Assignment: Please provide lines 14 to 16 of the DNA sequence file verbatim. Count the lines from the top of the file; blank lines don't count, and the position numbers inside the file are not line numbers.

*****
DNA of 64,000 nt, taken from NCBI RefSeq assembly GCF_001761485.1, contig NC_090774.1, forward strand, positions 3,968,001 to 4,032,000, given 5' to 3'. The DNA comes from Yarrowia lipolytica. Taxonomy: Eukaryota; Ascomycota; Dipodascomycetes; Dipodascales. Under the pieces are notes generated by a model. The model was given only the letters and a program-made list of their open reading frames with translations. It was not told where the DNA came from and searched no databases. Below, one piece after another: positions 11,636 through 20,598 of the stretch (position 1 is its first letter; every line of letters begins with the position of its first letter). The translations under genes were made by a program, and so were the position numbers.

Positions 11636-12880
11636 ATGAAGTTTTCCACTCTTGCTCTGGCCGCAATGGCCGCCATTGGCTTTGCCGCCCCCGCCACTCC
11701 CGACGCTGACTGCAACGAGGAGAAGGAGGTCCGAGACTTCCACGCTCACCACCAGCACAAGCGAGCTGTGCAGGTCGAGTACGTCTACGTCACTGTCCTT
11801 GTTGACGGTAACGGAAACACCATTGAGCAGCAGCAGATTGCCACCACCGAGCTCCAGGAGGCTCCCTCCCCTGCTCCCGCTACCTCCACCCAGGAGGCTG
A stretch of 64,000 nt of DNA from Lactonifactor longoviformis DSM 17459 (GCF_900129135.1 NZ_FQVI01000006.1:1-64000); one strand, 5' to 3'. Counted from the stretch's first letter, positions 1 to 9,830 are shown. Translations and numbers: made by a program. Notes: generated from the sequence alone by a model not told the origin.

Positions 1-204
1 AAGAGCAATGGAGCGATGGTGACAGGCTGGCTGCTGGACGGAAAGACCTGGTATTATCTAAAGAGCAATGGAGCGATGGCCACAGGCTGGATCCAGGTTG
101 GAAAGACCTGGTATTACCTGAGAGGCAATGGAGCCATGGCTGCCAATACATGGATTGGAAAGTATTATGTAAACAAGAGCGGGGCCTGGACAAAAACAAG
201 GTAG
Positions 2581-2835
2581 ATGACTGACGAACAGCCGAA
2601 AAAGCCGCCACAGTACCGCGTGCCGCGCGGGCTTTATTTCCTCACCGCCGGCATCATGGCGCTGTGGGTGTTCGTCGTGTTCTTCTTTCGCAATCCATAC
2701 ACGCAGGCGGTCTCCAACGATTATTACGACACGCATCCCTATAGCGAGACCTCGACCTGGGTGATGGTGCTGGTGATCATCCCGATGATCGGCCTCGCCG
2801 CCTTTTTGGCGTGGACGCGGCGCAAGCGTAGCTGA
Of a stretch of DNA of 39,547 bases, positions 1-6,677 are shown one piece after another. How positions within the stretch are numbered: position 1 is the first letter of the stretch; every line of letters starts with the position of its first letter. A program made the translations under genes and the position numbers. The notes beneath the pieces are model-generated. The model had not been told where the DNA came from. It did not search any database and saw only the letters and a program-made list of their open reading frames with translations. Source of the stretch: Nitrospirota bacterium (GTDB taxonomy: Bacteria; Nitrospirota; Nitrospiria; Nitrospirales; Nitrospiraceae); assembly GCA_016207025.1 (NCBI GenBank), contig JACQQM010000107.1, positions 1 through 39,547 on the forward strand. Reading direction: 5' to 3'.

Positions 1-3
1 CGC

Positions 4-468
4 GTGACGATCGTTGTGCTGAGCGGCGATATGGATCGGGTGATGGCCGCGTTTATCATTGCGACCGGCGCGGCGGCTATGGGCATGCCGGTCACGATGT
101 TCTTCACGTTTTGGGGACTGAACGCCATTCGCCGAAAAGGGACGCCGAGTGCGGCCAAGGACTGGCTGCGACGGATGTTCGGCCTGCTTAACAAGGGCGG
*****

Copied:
2701 ACGCAGGCGGTCTCCAACGATTATTACGACACGCATCCCTATAGCGAGACCTCGACCTGGGTGATGGTGCTGGTGATCATCCCGATGATCGGCCTCGCCG
2801 CCTTTTTGGCGTGGACGCGGCGCAAGCGTAGCTGA
Of a stretch of DNA of 39,547 bases, positions 1-6,677 are shown one piece after another. How positions within the stretch are numbered: position 1 is the first letter of the stretch; every line of letters starts with the position of its first letter. A program made the translations under genes and the position numbers. The notes beneath the pieces are model-generated. The model had not been told where the DNA came from. It did not search any database and saw only the letters and a program-made list of their open reading frames with translations. Source of the stretch: Nitrospirota bacterium (GTDB taxonomy: Bacteria; Nitrospirota; Nitrospiria; Nitrospirales; Nitrospiraceae); assembly GCA_016207025.1 (NCBI GenBank), contig JACQQM010000107.1, positions 1 through 39,547 on the forward strand. Reading direction: 5' to 3'.